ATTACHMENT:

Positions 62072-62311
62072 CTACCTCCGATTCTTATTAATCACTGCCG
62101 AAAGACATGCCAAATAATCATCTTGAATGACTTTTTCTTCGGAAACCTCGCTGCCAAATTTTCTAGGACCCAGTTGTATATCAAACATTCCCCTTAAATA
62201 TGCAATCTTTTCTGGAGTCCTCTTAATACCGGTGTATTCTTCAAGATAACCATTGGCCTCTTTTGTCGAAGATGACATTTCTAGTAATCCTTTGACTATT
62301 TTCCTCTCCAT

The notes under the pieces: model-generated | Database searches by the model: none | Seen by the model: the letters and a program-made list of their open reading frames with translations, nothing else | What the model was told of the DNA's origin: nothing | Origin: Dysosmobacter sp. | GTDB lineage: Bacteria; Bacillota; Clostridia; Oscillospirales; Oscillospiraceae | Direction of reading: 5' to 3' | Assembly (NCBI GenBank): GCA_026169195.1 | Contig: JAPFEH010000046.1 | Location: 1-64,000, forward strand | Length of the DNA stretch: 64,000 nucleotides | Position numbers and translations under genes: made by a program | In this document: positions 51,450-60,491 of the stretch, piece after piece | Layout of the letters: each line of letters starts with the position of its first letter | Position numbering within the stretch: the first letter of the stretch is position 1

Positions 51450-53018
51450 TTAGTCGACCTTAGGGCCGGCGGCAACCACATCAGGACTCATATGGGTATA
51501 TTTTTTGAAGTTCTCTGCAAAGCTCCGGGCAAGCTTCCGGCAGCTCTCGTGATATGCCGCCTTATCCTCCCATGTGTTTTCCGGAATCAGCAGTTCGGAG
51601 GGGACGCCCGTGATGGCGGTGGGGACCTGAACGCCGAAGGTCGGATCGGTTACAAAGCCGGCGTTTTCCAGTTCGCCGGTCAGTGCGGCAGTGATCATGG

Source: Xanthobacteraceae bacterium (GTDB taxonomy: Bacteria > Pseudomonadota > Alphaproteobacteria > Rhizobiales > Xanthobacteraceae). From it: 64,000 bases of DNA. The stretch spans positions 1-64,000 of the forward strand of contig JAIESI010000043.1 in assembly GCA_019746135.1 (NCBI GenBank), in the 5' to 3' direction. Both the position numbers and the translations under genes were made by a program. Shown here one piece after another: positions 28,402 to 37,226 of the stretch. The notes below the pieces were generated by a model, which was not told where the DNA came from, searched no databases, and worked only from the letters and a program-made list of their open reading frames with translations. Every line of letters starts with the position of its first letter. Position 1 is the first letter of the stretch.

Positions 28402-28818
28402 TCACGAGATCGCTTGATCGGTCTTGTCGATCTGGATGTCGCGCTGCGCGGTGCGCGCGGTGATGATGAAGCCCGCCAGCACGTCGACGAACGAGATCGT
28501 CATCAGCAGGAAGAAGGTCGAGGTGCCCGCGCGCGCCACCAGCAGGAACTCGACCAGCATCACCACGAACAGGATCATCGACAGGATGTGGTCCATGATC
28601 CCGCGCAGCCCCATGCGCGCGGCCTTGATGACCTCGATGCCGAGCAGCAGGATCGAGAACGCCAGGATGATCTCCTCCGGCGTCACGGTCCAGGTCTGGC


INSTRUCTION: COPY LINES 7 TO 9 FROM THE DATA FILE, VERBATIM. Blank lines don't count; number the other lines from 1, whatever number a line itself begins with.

Positions 51450-53018
51450 TTAGTCGACCTTAGGGCCGGCGGCAACCACATCAGGACTCATATGGGTATA
51501 TTTTTTGAAGTTCTCTGCAAAGCTCCGGGCAAGCTTCCGGCAGCTCTCGTGATATGCCGCCTTATCCTCCCATGTGTTTTCCGGAATCAGCAGTTCGGAG